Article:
Since the passage of the DMCA, the Copyright Office has granted numerous exceptions. One of the major exceptions was granted in 2010, the Office decided that cell phone “jailbreaking” — the popular term for removing built-in restrictions on the use of a device — should be

In recent hearings, the Copyright Office heard arguments in favor of expanding the exemption as well as arguments in favor of eliminating it altogether.

Jesse Feder, director of international trade and intellectual property for the Business Software Alliance (BSA), spoke out against jailbreaking, arguing that the practice enables piracy.

“Jailbreaking is a precondition for installing pirated software,” he said. “Technological protection measures are central to a distribution system that benefits consumers, independent app developers and third-party content creators, as well as developers of mobile operating systems.”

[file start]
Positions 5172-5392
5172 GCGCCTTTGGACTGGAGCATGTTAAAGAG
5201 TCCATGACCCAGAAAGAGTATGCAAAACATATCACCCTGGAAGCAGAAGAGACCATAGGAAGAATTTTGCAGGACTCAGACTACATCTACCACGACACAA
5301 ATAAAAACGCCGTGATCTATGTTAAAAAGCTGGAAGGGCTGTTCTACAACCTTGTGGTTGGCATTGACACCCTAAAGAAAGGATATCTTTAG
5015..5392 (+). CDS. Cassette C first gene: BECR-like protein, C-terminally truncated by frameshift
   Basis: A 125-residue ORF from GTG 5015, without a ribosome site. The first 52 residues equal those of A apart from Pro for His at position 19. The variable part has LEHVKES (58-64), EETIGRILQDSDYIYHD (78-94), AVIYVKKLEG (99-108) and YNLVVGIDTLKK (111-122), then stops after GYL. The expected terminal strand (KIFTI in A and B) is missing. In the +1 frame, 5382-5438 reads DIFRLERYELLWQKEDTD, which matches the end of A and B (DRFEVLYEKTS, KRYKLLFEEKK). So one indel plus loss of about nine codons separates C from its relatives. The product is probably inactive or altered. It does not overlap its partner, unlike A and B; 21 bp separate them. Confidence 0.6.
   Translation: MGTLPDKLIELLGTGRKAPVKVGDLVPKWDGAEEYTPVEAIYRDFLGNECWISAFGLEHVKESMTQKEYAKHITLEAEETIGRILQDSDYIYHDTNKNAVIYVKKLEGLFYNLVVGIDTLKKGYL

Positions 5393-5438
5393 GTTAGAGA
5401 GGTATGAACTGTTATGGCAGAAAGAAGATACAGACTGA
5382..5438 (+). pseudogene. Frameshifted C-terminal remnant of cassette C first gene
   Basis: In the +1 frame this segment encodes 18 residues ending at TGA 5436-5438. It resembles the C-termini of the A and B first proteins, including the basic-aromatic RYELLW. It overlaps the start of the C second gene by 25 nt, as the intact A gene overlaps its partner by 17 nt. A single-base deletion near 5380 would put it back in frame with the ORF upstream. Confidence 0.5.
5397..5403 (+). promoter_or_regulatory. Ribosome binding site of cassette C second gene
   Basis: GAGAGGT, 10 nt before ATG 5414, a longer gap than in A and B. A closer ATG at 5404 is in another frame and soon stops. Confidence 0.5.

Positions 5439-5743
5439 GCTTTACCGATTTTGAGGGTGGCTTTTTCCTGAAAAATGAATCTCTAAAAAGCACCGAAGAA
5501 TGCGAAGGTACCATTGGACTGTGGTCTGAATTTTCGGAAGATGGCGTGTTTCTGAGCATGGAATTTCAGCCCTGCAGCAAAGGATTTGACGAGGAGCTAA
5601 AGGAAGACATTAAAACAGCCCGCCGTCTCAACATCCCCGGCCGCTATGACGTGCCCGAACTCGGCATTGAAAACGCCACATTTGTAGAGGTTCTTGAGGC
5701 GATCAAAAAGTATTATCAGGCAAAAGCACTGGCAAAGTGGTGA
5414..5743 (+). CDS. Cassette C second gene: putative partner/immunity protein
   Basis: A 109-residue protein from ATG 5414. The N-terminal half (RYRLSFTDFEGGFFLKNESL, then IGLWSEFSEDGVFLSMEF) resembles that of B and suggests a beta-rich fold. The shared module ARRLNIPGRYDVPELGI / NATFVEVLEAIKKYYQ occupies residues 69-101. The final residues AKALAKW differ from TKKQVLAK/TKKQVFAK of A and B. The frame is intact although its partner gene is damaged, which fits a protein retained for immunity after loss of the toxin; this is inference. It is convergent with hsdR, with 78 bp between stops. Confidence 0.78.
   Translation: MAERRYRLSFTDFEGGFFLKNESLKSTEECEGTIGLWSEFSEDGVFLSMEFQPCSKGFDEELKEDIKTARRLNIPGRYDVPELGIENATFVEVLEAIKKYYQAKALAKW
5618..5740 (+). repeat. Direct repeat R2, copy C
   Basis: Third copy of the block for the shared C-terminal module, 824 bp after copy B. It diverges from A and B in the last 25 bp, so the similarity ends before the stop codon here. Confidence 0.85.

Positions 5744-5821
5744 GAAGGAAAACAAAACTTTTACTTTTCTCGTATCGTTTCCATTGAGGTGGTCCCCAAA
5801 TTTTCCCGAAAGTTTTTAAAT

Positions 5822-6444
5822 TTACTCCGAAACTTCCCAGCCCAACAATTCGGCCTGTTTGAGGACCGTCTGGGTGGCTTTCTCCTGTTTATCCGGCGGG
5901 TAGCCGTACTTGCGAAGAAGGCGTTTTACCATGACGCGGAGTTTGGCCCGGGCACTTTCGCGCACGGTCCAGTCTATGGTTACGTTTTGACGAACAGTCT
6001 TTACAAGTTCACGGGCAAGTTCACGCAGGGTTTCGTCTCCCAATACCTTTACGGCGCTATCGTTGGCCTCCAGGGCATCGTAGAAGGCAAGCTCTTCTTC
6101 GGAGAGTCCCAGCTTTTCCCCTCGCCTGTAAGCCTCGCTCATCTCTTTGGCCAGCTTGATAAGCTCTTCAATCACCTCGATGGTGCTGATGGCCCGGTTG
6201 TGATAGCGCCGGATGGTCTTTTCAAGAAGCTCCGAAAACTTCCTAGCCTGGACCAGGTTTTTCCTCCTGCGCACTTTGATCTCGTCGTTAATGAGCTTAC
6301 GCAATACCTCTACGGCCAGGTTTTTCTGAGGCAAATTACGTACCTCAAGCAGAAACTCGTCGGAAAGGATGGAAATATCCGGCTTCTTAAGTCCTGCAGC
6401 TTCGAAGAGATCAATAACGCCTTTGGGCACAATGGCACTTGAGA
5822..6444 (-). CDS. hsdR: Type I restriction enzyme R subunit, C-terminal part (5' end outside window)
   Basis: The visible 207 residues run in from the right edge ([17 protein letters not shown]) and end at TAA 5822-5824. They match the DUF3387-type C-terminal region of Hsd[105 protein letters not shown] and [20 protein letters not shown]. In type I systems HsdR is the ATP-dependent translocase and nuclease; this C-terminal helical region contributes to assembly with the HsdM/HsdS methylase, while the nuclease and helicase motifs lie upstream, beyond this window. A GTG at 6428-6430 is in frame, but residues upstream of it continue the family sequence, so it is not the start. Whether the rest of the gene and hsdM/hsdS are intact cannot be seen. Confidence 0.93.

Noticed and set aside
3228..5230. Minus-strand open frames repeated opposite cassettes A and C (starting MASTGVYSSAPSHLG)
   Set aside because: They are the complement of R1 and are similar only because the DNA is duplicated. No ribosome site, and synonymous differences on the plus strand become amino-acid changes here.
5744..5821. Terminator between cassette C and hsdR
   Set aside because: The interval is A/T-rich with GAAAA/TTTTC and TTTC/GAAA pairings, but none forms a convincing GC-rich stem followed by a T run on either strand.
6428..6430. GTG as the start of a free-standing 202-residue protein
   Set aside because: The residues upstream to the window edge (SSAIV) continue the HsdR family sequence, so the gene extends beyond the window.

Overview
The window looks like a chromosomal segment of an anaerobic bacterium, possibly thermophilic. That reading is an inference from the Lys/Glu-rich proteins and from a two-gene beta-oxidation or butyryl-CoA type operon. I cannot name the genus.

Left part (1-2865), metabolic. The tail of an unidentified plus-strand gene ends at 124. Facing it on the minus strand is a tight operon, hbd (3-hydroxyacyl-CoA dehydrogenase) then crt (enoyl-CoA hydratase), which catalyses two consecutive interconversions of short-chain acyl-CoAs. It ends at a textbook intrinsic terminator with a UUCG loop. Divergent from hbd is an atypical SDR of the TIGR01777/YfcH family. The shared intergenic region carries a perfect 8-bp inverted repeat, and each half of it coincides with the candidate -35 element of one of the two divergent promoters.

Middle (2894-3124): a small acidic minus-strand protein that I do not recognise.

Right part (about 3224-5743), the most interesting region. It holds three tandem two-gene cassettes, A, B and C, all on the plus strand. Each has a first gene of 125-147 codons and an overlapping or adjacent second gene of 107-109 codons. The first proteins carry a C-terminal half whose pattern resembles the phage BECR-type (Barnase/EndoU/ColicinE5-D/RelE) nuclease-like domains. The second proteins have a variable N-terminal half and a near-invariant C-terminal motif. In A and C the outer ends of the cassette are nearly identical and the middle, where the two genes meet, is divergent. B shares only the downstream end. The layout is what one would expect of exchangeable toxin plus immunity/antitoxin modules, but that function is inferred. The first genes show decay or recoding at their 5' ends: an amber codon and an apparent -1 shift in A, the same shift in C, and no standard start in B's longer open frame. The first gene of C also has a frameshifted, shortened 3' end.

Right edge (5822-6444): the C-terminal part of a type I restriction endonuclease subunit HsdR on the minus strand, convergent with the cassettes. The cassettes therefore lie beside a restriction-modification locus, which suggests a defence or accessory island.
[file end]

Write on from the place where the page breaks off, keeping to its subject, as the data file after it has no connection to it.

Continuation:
Meanwhile, the Electronic Frontier Foundation (EFF) called for expanded protections for jailbreaking.

“The DMCA is supposed to block copyright infringement. But instead it can be misused to threaten creators, innovators and consumers, discouraging them from making full and fair use of their own property,” EFF Intellectual Property Director Corynne McSherry said in a statement last year after the EFF filed comments with the Copyright Office. “Hobbyists and tinkerers who want to modify their phones or video game consoles to run software programs of their choice deserve protection under the law.”